The ssy-1 as it known is a flashlamp pumped q-switched Nd:YAG laser that was used on tanks as a part of a laser rangefinder, which has found its way onto the surplus market. Luckily, for once our tax dollars have done something useful to us, as almost anyone can get a moderately powerful yag laser for about $100 surplus (sites like ebay.com have an almost unending stream of them), that is well documented by the laser community.
A shot of the system the yag head is currently in, which was originally planned to be a CNC laser engraver, but after I damaged the flashlamp on my ssy-1 it got mothballed. The setup that damaged the flashlamp is also shown, the large bank of capacitors (about 200J worth) were just a little to much for the poor flashlamp and one day it exploded quite violently.
A shot of the laser not focused on anything which, due to the extremely high peak power of the head, causes a small spark to form out of mid air, which makes a 'snap' sound. Also, a shot of the laser on a piece of copper plate which gives a green hue to the fireball.
A shot of a piece of black anodized aluminum just past the focal length so both the air ionization and the fireball caused by the aluminum vaporizing, and a shot with the aluminum right at the focal point.
A shot of a piece of black foam and a LM555 time IC that was cause to hours of debugging.
The ssy-1 head is quite well documented, and a ton of information about it can be found on Sam's FAQ. One comment I will make is that there are a few factors limiting power for this laser. The pulse energy is limited to a few tens of millijoules by the internal q-switch (shots over about 25J input energy will damage the q-switch after a relatively small number of shots), but the q-switch can easily be removed to allow shots of to a few hundred joules in (which should give well over 1J output energy) before the flashlamp explodes. The average power is limited only by the cooling, and when I used the rod/q-switch out of my ssy-1 in my VersaPulse laser I was able to get well over a watt of output power without stressing the rod.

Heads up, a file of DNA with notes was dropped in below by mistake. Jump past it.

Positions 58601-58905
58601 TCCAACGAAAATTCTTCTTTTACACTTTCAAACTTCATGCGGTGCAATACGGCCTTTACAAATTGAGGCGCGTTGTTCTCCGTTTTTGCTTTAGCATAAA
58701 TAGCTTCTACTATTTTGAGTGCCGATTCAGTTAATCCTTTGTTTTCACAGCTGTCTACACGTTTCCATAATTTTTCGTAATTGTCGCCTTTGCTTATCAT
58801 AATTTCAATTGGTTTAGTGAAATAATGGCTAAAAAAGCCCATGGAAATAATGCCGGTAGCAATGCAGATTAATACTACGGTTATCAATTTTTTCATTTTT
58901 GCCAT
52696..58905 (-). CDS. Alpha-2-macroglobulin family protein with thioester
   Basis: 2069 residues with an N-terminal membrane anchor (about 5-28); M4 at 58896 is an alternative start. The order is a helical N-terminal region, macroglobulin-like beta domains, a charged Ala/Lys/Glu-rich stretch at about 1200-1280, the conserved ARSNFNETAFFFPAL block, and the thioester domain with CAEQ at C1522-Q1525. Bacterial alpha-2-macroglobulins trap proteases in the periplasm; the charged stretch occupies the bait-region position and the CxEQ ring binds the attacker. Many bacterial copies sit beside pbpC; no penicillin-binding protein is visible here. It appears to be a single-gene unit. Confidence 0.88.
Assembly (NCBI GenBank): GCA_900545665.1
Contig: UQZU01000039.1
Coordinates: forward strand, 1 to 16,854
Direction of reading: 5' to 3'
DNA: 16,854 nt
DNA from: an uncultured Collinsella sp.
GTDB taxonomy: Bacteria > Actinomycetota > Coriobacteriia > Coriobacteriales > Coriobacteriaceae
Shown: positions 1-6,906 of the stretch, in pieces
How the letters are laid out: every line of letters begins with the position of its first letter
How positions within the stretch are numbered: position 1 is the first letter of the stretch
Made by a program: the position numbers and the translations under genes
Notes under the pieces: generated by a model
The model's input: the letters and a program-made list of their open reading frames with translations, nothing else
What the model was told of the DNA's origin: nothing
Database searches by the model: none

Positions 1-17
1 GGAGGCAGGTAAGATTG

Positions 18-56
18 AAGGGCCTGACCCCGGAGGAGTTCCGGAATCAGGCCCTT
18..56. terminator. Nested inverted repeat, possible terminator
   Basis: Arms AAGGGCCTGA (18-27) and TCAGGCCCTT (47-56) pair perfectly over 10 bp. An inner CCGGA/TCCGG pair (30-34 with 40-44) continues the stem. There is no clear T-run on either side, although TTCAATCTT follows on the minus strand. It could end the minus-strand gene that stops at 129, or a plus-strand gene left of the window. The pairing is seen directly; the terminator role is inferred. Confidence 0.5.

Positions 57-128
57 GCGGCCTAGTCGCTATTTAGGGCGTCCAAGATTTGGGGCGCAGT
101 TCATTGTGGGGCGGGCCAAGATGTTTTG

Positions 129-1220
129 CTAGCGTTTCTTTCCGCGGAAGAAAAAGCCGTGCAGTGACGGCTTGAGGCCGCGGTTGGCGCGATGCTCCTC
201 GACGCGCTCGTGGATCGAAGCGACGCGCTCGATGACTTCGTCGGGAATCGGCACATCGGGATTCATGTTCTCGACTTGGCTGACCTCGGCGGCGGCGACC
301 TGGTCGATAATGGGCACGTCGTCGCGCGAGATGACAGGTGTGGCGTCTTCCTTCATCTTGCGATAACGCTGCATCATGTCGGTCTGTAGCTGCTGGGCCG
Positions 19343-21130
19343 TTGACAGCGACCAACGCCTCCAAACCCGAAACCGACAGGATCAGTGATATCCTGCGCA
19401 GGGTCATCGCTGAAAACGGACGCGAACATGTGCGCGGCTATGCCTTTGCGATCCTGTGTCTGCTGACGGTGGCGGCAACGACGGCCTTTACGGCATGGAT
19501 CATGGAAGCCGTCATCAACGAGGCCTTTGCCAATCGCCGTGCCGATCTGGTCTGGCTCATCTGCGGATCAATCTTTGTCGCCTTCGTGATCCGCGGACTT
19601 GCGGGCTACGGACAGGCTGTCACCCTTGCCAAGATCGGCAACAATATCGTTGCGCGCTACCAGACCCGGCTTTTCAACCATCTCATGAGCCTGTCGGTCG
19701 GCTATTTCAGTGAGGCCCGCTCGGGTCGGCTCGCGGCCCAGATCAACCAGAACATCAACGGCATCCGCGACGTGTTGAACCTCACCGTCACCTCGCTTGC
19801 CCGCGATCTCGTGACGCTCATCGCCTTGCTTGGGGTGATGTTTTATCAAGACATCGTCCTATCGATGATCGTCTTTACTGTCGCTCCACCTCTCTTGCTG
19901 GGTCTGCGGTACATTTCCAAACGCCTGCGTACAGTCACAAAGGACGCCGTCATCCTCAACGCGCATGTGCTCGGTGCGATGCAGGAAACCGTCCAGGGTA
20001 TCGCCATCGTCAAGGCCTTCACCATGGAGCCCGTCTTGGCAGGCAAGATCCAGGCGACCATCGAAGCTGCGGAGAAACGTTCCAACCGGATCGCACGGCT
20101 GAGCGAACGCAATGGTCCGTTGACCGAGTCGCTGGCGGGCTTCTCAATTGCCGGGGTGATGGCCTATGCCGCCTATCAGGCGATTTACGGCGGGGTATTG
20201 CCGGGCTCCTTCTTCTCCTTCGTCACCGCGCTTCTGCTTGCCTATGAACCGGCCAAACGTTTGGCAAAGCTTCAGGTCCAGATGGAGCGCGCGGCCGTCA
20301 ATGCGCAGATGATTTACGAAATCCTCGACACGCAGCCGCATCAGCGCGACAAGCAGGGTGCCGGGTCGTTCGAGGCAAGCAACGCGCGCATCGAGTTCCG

Additionally, I received an e-mail from a Joseph W. Ruhl, Jr, who works for Elbit, who adds:
I have seen the SSY-1 designation before and really do not know where it came from. I do not believe any of our liceneese used that designation. The SSY-1 that you talk about is really the Hughes Aircraft Company production part number 12272643 laser transmitter, developed originally for the XM-1 Program in the 1970's. It went into production for the M1 Laser Rangefinder. I was most likely the youngest member of the M1 laser design team in those days and retired from Hughes (Raytheon by the time I retired) after 30 years. The M1 transmitter is a flashlamp pumped, Dye Q-switched, ND:YAG laser with an output of about 50 mJ in a 10 nsec pulse (with the original M1 PFN). The laser transmitter in your photo actually appears to be a P/N12272885 which was a product improvement over the 12272643. The "-885" utilized spring steel retainers for the output coupler and end reflector. The unit was also used in a number of foreign tanks like the Korean K1. We modified the basic design some 15 years after we developed it to add an inter-cavity RAMAN cell shifting the wavelength to 1540 nm. We also limited the output energy of the RAMAN shifted transmitter to 7 mJ so that the end LRF was eyesafe (per military standards). This version of the transmitter went into the IBAS modification of the Bradley Integrated Sight Unit and was also used on the USMC LAV and several other vehicles.
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